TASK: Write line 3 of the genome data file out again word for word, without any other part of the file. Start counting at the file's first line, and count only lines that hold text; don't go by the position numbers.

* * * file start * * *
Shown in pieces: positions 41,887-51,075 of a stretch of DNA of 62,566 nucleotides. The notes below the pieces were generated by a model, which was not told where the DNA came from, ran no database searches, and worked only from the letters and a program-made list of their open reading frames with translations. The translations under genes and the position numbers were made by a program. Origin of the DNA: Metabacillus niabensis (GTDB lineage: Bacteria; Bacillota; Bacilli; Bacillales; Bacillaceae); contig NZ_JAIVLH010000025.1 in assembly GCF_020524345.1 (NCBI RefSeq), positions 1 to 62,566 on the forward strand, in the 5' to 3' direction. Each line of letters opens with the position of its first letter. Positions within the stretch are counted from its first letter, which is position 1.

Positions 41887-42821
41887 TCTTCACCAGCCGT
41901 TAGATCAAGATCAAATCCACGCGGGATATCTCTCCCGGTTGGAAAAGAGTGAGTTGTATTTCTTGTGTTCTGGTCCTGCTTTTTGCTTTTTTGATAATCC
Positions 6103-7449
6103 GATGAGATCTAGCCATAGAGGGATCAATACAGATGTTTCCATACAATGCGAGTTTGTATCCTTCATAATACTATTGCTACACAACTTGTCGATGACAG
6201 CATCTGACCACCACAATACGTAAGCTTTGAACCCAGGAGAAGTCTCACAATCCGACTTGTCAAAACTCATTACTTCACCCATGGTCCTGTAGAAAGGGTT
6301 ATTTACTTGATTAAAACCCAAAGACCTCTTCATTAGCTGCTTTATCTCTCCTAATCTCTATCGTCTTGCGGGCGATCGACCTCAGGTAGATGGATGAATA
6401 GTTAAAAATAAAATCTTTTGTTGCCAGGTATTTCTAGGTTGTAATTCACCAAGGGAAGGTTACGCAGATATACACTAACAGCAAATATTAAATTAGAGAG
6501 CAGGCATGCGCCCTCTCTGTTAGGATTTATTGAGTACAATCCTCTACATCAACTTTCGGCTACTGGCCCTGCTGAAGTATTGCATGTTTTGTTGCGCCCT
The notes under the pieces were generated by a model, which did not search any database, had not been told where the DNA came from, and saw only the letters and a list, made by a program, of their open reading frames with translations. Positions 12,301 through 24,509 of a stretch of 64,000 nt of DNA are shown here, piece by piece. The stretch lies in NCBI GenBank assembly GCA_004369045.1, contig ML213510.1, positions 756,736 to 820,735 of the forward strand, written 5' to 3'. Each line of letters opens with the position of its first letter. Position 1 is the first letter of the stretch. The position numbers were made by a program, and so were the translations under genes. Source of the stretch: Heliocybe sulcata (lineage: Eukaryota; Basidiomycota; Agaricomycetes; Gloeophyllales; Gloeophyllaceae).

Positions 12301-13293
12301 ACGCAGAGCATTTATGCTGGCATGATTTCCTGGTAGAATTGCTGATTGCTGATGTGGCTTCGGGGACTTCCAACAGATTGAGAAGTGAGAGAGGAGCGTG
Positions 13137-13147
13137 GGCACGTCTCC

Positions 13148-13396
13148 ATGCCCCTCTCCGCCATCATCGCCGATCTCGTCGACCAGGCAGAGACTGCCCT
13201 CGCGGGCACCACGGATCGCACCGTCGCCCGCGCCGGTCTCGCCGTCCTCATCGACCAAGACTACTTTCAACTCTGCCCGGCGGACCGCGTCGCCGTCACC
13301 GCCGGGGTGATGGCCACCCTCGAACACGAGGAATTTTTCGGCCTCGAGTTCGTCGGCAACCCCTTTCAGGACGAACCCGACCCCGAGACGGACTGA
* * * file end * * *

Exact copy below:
41887 TCTTCACCAGCCGT